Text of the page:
intive likes to collaborate closely with our customers. We communicate regularly. We use sprint reviews, prototypes and product demos to gather feedback. We use these to help us solve complex problems iteratively. However, many of our clients are in regulated industries where quality and budgetary obligations mean that strict phase-gates are required. But if the time, scope and cost of the “Iron Triangle” of project management is fixed, is it possible to develop in an Agile fashion? We believe it is and have experience in successful deliveries in this fashion.
This post discusses how we approach this problem using our response to a recent public tender. For confidentiality, we have redacted the clients’ name but it was a major international body working in a highly regulated industry. For the purpose of this document, we’ll call them “SHIELD”.
The projects approved by SHIELD are run according to a tightly defined structure. SHIELD are providing the majority of funding for the project and want to ensure that it is being run effectively and with the appropriate level of oversight.
To ensure this, they mandate strict review stages at which the project team members led by the programme manager must present the progress to the SHIELD representatives along with certain deliverable documentation appropriate to that particular stage of the project's delivery. The project funding is released in stages after agreed milestone objectives are met. This directs the project planning from the start.
It must be planned in such a way that the necessary deliverables are prepared at each stage and are available for the next milestone review meeting with the SHIELD team, which will then gate the progress to the next stage.
The main milestone review stages are:
Negotiation Meeting (Kick-Off meeting) - All the final points relating to the proposal are closed off and the contract signed.
Baseline design review - This is the output of the systems analysis and requirements stage where the requirements document is presented to the SHIELD team. It gates the design stage.
Factory Acceptance Test (FAT) - Once the development, integration, and validation stages are completed, the SHIELD team visits the tenderer’s location and the functionality is demonstrated to them. The test plan is presented along with the results for the executed test cases. The SHIELD team selects a subset of these tests to be run in their presence.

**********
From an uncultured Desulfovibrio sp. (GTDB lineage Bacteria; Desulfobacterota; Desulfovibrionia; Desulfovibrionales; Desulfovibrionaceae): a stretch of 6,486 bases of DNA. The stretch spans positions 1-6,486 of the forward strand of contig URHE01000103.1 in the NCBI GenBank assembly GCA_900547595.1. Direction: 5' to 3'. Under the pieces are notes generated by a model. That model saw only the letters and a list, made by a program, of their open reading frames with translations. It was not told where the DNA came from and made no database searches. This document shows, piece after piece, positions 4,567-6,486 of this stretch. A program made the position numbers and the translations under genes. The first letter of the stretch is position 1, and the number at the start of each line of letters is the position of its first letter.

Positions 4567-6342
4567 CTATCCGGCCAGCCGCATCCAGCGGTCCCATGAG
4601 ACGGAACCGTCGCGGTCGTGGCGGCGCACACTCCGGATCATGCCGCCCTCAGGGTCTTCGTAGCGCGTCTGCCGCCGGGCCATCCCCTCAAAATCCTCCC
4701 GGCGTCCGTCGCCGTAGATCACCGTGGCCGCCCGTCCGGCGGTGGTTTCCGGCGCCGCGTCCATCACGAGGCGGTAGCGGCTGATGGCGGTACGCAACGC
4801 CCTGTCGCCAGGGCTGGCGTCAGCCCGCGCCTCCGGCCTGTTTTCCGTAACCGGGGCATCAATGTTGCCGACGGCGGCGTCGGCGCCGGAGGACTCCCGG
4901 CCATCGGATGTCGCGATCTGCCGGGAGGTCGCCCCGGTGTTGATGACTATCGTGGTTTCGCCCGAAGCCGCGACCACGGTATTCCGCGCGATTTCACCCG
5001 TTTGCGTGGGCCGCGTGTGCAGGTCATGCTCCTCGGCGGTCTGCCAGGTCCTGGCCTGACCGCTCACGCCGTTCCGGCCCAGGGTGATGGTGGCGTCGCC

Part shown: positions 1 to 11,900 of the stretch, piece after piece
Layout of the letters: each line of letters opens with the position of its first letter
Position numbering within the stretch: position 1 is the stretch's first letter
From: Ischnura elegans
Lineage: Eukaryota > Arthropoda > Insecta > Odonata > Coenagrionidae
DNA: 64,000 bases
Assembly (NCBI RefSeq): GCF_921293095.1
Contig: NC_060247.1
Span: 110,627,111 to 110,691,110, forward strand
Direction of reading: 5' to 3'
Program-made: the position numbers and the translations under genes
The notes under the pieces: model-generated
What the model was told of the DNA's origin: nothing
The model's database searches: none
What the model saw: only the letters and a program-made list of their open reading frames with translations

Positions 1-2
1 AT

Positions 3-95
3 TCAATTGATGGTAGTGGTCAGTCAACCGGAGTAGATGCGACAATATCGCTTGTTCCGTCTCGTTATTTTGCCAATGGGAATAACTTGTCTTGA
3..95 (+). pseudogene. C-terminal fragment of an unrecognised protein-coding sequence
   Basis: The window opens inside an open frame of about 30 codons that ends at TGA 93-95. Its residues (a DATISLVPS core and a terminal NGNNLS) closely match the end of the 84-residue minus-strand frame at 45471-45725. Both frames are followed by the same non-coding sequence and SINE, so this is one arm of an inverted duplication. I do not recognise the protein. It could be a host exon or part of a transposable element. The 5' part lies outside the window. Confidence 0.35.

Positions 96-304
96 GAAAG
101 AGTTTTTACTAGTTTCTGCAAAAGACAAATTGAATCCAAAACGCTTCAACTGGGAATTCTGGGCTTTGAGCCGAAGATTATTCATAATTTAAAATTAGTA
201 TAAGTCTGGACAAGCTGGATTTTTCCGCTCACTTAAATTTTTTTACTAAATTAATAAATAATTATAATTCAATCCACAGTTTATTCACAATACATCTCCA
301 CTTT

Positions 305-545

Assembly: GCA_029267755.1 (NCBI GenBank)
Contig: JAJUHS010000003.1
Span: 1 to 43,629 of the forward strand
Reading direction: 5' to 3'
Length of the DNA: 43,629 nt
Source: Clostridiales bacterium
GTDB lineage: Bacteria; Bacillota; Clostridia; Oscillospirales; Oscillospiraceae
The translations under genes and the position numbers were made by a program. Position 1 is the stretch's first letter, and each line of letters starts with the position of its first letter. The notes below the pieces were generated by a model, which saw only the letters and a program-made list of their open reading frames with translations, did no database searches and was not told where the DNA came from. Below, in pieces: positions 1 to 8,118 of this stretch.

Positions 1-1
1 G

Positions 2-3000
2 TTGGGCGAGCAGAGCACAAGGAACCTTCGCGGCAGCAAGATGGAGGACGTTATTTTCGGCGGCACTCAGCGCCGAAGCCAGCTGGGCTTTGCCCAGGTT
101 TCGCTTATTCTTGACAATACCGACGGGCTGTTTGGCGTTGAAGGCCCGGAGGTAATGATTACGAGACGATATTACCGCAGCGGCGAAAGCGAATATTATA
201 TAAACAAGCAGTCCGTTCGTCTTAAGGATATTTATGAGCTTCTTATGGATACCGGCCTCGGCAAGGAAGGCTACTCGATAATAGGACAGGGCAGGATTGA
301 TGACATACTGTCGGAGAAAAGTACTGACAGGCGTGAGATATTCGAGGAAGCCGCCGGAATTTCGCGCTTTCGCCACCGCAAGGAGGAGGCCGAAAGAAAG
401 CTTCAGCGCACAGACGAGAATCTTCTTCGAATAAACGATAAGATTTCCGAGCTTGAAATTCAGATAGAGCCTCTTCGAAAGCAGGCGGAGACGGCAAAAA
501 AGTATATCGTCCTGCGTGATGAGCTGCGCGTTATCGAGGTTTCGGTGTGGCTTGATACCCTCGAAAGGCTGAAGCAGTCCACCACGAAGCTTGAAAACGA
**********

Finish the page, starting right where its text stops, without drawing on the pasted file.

On-Site Acceptance Test (SAT) - This is held when the system is deployed at the Pilot site and is very similar to the FAT, but with the system fully installed and ready for the pilot.
Customer Trial (Demo) - Run from this point for six months with designated users interacting with the system and recording results, verifying KPIs for compiling in monthly pilot reports to be presented to SHIELD.
Final Review - At the end of the pilot all the deliverables are collected and presented to the SHIELD team along with a final report.
The initial step in the project planning is to identify the necessary top-level blocks of work and break them into their individual implementation pieces or stages.
We need to bear in mind that the detailed architecture and design is carried out during the actual implementation stage and so the information is limited at this point. However, the technical proposal section of the final proposal should provide enough information to guide the work breakdown.
The WBS is created in a hierarchical fashion starting with the level one Work Packages (WPs) and breaking them into their main component pieces to create the level two WPs. These are, in turn, split into the individual tasks needed to realise them as level 3 WPs, and so on, as needed to allow a realistic set of effort estimates to be made The level arrived at is that level necessary to achieve reasonably accurate effort estimates, taking into account the sequencing of tasks and discovery of dependencies.
Once the WPs are defined they're estimated.